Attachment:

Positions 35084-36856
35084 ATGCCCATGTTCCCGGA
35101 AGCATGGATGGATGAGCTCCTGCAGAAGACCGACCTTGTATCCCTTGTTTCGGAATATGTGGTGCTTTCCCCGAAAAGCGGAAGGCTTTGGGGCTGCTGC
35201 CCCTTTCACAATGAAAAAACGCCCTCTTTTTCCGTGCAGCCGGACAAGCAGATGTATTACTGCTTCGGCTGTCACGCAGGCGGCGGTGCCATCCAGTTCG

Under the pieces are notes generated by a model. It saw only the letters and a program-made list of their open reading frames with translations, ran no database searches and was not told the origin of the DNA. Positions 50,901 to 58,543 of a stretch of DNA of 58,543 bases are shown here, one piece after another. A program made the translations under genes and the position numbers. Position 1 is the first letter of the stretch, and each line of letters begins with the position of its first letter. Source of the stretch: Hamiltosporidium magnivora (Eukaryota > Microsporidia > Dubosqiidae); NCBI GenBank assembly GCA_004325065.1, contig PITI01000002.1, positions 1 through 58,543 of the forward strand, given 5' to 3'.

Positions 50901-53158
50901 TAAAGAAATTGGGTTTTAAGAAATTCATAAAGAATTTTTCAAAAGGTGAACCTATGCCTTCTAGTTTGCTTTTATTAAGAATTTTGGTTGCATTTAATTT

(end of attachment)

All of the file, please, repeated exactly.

Positions 35084-36856
35084 ATGCCCATGTTCCCGGA
35101 AGCATGGATGGATGAGCTCCTGCAGAAGACCGACCTTGTATCCCTTGTTTCGGAATATGTGGTGCTTTCCCCGAAAAGCGGAAGGCTTTGGGGCTGCTGC
35201 CCCTTTCACAATGAAAAAACGCCCTCTTTTTCCGTGCAGCCGGACAAGCAGATGTATTACTGCTTCGGCTGTCACGCAGGCGGCGGTGCCATCCAGTTCG

Under the pieces are notes generated by a model. It saw only the letters and a program-made list of their open reading frames with translations, ran no database searches and was not told the origin of the DNA. Positions 50,901 to 58,543 of a stretch of DNA of 58,543 bases are shown here, one piece after another. A program made the translations under genes and the position numbers. Position 1 is the first letter of the stretch, and each line of letters begins with the position of its first letter. Source of the stretch: Hamiltosporidium magnivora (Eukaryota > Microsporidia > Dubosqiidae); NCBI GenBank assembly GCA_004325065.1, contig PITI01000002.1, positions 1 through 58,543 of the forward strand, given 5' to 3'.

Positions 50901-53158
50901 TAAAGAAATTGGGTTTTAAGAAATTCATAAAGAATTTTTCAAAAGGTGAACCTATGCCTTCTAGTTTGCTTTTATTAAGAATTTTGGTTGCATTTAATTT